— -- Forget the in-office injections and pricey procedures.
Harvard and MIT scientists say they have created a "liquid Spanx" that could mean the end of wrinkles and cellulite and the start of more youthful skin, according to a new study released recently.
Scientists explained how the product, XPL, worked in their report, published in Nature.
First, an invisible cream containing a polymer is rubbed into the skin; then a catalyst is added to cause a "cross-linking" reaction. The end result: a soft, adherent layer that remains on the skin for a day and mimics the properties of young, healthy skin.
"We're very excited about the skin cream," said Robert Langer, an institute professor of chemical engineering who was involved in the study. "I think it's very unique. Basically, it has a whole bunch of very useful properties. It's invisible. It conforms to the skin. You can use it to deliver a drug, if you want, and it's mechanically quite strong."
He likened it to the popular brand of women's shapewear.
"It can tighten things in different parts of the body," Langer said. "I think we can kind of envision this as a kind of liquid Spanx."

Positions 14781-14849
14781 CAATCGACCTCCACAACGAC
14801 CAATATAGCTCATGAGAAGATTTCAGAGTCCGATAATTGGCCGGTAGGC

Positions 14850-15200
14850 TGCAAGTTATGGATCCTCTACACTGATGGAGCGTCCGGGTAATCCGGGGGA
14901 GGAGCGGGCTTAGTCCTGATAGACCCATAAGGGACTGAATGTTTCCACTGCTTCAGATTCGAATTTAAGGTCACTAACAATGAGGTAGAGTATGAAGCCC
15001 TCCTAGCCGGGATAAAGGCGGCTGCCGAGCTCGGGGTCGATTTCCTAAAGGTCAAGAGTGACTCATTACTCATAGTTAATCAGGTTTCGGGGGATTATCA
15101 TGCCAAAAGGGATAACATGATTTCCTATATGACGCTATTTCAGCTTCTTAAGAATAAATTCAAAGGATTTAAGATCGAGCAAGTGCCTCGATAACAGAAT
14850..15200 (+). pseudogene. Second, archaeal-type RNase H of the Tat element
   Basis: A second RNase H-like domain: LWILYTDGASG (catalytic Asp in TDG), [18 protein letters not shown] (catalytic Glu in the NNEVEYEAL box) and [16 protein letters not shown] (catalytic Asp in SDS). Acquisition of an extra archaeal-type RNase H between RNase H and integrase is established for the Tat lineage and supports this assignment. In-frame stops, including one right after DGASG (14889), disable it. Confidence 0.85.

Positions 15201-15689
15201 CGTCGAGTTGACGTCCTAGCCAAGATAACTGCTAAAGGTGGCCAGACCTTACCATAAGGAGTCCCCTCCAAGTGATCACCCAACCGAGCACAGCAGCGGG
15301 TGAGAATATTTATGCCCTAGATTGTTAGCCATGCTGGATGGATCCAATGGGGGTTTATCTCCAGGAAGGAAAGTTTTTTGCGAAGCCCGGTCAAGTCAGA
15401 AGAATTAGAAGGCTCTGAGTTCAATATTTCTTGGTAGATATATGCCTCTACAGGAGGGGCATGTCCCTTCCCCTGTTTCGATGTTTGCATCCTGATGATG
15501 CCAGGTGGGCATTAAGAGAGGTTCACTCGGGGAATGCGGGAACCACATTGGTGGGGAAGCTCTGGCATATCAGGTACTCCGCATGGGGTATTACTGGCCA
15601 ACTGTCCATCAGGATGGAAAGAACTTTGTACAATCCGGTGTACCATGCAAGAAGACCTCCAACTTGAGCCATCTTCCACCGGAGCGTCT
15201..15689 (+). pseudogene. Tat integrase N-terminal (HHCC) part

Scientists said the product, which is composed of commonly used chemicals deemed safe by the Food and Drug Administration, could also be used to hold medicine in place to treat skin conditions like eczema and psoriasis.
To date, scientists said none of the 170 subjects included in the study had reported irritation or allergic reactions. Langer said Monday that more work needed to be done and that he was not sure when the product would be released to the public. While the chemicals are already FDA approved, scientists were not sure when they would be ready to submit XPL to the FDA for marketing approval.